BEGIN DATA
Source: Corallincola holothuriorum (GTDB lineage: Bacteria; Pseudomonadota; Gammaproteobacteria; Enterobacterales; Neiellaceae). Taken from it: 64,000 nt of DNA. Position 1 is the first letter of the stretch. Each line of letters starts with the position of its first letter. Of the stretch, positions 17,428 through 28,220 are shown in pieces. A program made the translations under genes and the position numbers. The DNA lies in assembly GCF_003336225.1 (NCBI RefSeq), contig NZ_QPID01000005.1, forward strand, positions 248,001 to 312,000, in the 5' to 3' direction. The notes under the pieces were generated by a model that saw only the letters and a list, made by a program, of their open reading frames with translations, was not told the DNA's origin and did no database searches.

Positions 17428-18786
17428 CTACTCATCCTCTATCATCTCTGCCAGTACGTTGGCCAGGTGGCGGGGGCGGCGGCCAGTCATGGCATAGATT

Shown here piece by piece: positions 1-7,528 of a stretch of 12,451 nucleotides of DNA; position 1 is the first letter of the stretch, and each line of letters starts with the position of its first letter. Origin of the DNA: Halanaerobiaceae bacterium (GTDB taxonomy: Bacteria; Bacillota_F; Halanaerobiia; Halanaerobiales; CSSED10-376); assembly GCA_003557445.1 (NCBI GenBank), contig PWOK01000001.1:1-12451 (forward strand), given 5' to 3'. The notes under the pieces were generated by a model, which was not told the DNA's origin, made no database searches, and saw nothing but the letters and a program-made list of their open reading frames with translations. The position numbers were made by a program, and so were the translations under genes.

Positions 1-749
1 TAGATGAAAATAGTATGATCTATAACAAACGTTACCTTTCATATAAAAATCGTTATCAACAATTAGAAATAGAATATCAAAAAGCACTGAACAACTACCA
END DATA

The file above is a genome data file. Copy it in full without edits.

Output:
Source: Corallincola holothuriorum (GTDB lineage: Bacteria; Pseudomonadota; Gammaproteobacteria; Enterobacterales; Neiellaceae). Taken from it: 64,000 nt of DNA. Position 1 is the first letter of the stretch. Each line of letters starts with the position of its first letter. Of the stretch, positions 17,428 through 28,220 are shown in pieces. A program made the translations under genes and the position numbers. The DNA lies in assembly GCF_003336225.1 (NCBI RefSeq), contig NZ_QPID01000005.1, forward strand, positions 248,001 to 312,000, in the 5' to 3' direction. The notes under the pieces were generated by a model that saw only the letters and a list, made by a program, of their open reading frames with translations, was not told the DNA's origin and did no database searches.

Positions 17428-18786
17428 CTACTCATCCTCTATCATCTCTGCCAGTACGTTGGCCAGGTGGCGGGGGCGGCGGCCAGTCATGGCATAGATT

Shown here piece by piece: positions 1-7,528 of a stretch of 12,451 nucleotides of DNA; position 1 is the first letter of the stretch, and each line of letters starts with the position of its first letter. Origin of the DNA: Halanaerobiaceae bacterium (GTDB taxonomy: Bacteria; Bacillota_F; Halanaerobiia; Halanaerobiales; CSSED10-376); assembly GCA_003557445.1 (NCBI GenBank), contig PWOK01000001.1:1-12451 (forward strand), given 5' to 3'. The notes under the pieces were generated by a model, which was not told the DNA's origin, made no database searches, and saw nothing but the letters and a program-made list of their open reading frames with translations. The position numbers were made by a program, and so were the translations under genes.

Positions 1-749
1 TAGATGAAAATAGTATGATCTATAACAAACGTTACCTTTCATATAAAAATCGTTATCAACAATTAGAAATAGAATATCAAAAAGCACTGAACAACTACCA